Toxic chemicals in Shein and other fast fashion clothing

  • Fast fashion company Shein recently reiterated its commitment to product safety after social media outcry over chemicals in the brand’s clothing.
  • Experts told Consumer Insider that many fashion brands use toxic chemicals like PFAS and phthalates.
  • Consumers are less likely to get sick from these ingredients in clothing than workers in textile factories.

Shein has responded to claims that his clothes contain toxic chemicals, insisting he is committed to “product safety”.

“We regularly test products and take action on non-compliance, including terminating suppliers,” the fast fashion brand said in response to a Tweeter.

A survey 2021 into Shein by Canadian Broadcasting Corporation found high levels of lead, phthalates, and per- and polyfluoroalkyl substances (PFAS) — chemicals linked to health problems — in clothing for children and adults, including pregnant women.

Experts told Insider that Shein is not unique. Many major clothing brands like Lululemon, Old Navy, and REI contain toxic chemicals in their clothing. Although these chemicals are used at relatively low levels, exposure to toxic substances over time can increase the risk of serious health problems, such as asthma and kidney damage.

“It’s not just people who are exposed to it on a daily basis,” said Alexandra McNair Quinn, chemical sustainability consultant and founder of FWD-Mode, a nonprofit educating consumers about toxic chemicals in clothing, told Insider. “It’s the accumulation of all these exposures in a normal day that can be very harmful.”

Why chemicals are so ubiquitous in fashion

The use of chemicals like PFAS and lead is “pretty common” in the fashion industry, Marty Mulvihilla general partner of Safer Made, a venture capital fund that invests in companies that reduce exposure to harmful chemicals.

Yoga pants and gym leggings sold by Lululemon and Old Navy contained PFAS, according to testing by consumer health activist blog mamavation. Outdoor apparel brands Columbia, REI, and LL Bean were given a D or F rating for PFAS by FWD-Modea non-profit organization that educates consumers about toxic chemicals in clothing.

(REI and LL Bean reiterated their commitment to product safety in statements to Insider. Columbia, Lululemon, Old Navy and Shein did not respond to Insider’s requests for comment.)

A sample 2012 clothing from popular retailers detected phthalates in 31 garments, and lead was found in baby bibs sold in Walmart and Babies R Us, Previously reported insider.

Quinn said manufacturers can add these chemicals to make them waterproof or smudge-proof, and soften the ink on screen prints. Lead is sometimes found in cheap pigments and inks, as well as zippers, and chrome can make leather softer.

Exposure to toxic chemicals accumulates over time

People in a textile factory in Bangladesh work in the manufacture of garments

Garment factory workers can suffer from skin and respiratory diseases after being exposed to toxic chemicals.

Habibur Rahman/Eyepix Group/Future Publishing via Getty Images

Exposure to substances like lead and phthalates can directly harm apparel manufacturers more than consumers, said Scott Echols, senior director of the ZDHC Foundationwhich supports companies in limiting their chemical footprint.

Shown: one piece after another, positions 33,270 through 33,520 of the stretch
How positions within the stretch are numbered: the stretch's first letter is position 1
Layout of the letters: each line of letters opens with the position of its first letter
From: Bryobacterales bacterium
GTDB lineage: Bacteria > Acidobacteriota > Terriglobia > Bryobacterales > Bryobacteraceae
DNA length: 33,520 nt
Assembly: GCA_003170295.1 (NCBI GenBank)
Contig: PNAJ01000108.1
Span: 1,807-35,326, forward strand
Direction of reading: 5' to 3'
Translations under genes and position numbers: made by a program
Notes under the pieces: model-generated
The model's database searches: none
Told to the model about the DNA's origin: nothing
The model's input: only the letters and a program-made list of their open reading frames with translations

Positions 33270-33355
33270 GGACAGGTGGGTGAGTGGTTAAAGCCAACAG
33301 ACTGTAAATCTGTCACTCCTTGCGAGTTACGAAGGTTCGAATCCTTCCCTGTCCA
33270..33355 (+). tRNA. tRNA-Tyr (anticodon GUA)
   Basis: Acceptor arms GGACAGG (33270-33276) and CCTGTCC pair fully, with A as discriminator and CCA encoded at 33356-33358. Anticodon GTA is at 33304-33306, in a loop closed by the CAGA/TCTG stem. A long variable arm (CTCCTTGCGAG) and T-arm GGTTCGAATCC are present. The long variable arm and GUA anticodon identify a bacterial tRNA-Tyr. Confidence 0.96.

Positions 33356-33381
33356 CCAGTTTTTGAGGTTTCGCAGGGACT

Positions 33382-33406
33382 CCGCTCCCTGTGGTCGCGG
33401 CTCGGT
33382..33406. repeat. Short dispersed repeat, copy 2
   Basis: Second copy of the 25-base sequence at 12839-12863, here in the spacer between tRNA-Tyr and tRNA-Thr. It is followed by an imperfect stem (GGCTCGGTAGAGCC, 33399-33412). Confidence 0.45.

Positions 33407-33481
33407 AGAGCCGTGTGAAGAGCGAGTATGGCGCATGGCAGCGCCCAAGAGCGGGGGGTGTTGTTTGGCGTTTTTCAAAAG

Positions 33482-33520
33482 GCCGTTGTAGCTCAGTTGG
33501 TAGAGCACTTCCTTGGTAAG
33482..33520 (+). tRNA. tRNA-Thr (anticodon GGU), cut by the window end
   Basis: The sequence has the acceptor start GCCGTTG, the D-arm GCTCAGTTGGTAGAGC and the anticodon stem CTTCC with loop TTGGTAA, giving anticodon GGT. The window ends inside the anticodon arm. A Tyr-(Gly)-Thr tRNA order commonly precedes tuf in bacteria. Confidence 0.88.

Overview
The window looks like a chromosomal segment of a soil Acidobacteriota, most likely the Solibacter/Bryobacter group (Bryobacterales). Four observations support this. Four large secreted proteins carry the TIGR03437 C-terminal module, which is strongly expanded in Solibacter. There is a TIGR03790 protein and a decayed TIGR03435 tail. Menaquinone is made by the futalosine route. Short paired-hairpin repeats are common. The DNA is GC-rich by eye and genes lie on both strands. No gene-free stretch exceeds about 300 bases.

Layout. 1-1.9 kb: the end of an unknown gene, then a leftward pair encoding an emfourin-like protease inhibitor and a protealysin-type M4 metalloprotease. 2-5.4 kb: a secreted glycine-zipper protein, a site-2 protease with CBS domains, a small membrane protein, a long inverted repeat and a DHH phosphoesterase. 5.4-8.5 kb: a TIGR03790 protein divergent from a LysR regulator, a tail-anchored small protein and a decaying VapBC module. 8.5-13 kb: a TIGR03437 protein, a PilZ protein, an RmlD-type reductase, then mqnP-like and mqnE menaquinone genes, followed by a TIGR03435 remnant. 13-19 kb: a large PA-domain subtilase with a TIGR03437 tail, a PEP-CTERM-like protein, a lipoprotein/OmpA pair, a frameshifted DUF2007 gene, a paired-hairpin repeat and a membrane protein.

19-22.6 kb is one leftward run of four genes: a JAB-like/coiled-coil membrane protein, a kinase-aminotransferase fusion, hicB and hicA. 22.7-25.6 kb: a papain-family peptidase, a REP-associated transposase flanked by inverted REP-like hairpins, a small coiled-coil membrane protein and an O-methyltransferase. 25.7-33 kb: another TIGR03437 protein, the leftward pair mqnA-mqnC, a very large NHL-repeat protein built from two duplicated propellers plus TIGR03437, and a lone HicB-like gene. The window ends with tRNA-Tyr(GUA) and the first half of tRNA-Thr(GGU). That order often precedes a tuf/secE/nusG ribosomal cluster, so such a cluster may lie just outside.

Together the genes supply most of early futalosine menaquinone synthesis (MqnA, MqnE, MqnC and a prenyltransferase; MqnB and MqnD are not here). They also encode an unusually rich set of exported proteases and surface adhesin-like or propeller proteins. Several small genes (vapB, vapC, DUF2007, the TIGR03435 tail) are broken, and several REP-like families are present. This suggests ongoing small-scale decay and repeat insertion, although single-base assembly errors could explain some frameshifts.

The sustainable fashion analysis company Common objective estimates that 27 million people working in fashion supply chains worldwide could suffer from work-related ailments diseases or disease, including skin and respiratory conditions.

As for the people who buy and wear the clothes, the children, — who put the clothes directly in their mouths, – could face increased risk from toxic chemicals. Chemicals can also enter the body through pores in the skin.

Plus, exposure to toxic chemicals builds up over time, Quinn said. Not only are these chemicals found in clothing, but they also exist in our food, water, makeup, and personal care products.

“PFAS aren’t just going away, they’ve been around for a very, very long time and they’re very harmful to the environment and to human health,” Quinn said. “The government must develop a precautionary approach where products are not released until they are safe.”

How to Spot Chemicals in Clothing, Including Lead, Flame Retardants and “Eternal Chemicals”

Quinn told Insider that toxic chemicals used to make clothes include:

  • Chromiumused in leather products which can weaken the immune system and lead to liver and kidney damage.
  • Phthalates, which are used to soften the ink on screen prints. Insider’s Andrea Michelson reported that phthalates have been linked to early deaths in American adults, particularly from heart disease, and can disrupt the body’s hormones.
  • Brominated flame retardantssometimes found in kids pajamas to protect them from household fires. These chemicals, which are banned in Europe, can alter thyroid functions and alter the way the body processes fats and carbohydrates. Researchers are investigating whether there is a link between exposure to flame retardants and ADHD, Insider previously reported.
  • SPFA, also known as “eternal chemicals”, are a group of laboratory-grown chemicals that do not break down in the environment and are linked to a host of health issues such as liver damage, asthma and chronic kidney disease. The substance is water-resistant and can be found in waterproof or stain-resistant clothing, Quinn said.
  • Conduct, an inexpensive pigment or sometimes used as a cheap metal for zippers. Significant exposure to lead during childhood can lead to long-term developmental problems.


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